Wellbeing of 25 chinchillas weighs on Gold Fields access to 3.5 million gold ounces

The short-tailed and long-tailed chinchillas are listed as “endangered” by both Chile and the International Union for Conservation of Nature. (Image courtesy of Wikimedia Commons.)

Chile’s environmental watchdog is “weeks away” of issuing a decision on whether Gold Fields (TSX, NYSE: GFI) harmed a group of 25 short-tailed chinchillas by attempting to move them so it can access 3.5 million ounces of extractable gold in the country’s north.

Hunted for centuries for their thick, soft pelt, chinchillas are now only found in the wild in parts of Chile and are protected by law. Chief executive Nick Holland acknowledged in 2017 the animals were among the main obstacles facing the company at the Salares Norte asset.

The South African gold producer, with the assistance of Chilean authorities, launched an operation last year to relocate the colony of endangered rodents living around its under-construction $860 million mine.

Gold Fields, which is building the $860 million Salares Norte mine, has been working with Chilean authorities since 2020 to relocate the colony of endangered rodents

Gold Fields’ environmental license for the gold-silver project depended, partly, on finding a way to move chinchillas.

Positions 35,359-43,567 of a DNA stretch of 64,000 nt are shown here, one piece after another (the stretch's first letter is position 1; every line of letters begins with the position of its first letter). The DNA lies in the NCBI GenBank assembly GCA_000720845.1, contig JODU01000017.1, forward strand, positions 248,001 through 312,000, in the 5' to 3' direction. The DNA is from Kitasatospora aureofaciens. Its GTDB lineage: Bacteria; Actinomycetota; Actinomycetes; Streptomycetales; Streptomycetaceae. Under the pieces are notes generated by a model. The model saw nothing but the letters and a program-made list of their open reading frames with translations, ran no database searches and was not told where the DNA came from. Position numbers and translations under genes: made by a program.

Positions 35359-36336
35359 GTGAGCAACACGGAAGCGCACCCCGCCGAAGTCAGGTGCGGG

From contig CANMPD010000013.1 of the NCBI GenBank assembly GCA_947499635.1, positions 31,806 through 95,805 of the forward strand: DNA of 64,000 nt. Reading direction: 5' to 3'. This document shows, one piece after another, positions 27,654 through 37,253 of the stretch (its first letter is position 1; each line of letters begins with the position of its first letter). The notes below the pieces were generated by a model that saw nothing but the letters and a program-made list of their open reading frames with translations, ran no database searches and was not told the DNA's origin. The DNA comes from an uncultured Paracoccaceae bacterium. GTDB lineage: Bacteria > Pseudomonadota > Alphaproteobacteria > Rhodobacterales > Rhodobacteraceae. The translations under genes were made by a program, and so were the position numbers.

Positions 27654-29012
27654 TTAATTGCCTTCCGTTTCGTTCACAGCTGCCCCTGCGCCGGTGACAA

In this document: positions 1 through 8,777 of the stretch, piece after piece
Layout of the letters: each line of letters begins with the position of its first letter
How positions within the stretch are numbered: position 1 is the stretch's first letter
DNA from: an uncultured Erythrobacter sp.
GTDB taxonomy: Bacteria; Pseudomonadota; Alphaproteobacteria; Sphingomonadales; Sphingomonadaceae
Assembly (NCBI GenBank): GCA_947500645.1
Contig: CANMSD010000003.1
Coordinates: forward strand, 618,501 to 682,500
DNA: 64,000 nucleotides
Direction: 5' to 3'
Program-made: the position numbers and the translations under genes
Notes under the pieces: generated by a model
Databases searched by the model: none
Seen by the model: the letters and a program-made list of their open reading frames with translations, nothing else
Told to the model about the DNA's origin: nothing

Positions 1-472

Hunted for centuries for their thick, soft pelt, they are now only found in the wild in parts of Chile and are protected by law.

The operation was going according to plan until the Superintendency of the Environment (SMA) ordered in November a halt, after one of the rodents suffered a broken leg and two others died.

Holland suggested the government’s relocation protocols had contributed to the poor outcomes. “They said to us that we had to house them in fairly confined areas. We felt that those areas were too small, but we followed the protocol, and unfortunately two died,” Holland said in a February interview with digital magazine Undark.

The SMA confirmed to MINING.COM on Wednesday that a probe into the incident could result in hefty fines or suspension of the mine’s environmental permit, approved in 2019.

NOW READ: 25 chinchillas stand between Gold Fields and $7bn worth of Chilean gold

Gold Fields has invested around $400,000 to date in the project, including various population surveys using satellite technology to ensure chinchilla survival.

The company has also set up the mine camp and some key infrastructure.

According to Gold Fields’ figures, the Salares Norte project’ mineral reserves are estimated to be 3.5 million ounces of gold and 39 million ounces of silver, equating to gold equivalent reserves of 4.1 million ounces.

At current prices of  $1,809 per gold ounce, the asset is worth roughly $6.3 billion.

Chinchillas preventing Gold Fields from accessing 3.5 million gold ounces in Chile
Exploration camp at the Salares Norte project in Chile. (Image courtesy of Gold Fields.)

The Salares del Norte project has a current 10-year life-of-mine, or 11.5 years if inferred resources are considered. Construction was originally scheduled to start in the last quarter of 2020, but coronavirus-related restrictions have affected the timeline.

Gold Fields expects to complete construction by the end of 2022 and begin production in Q1 2023.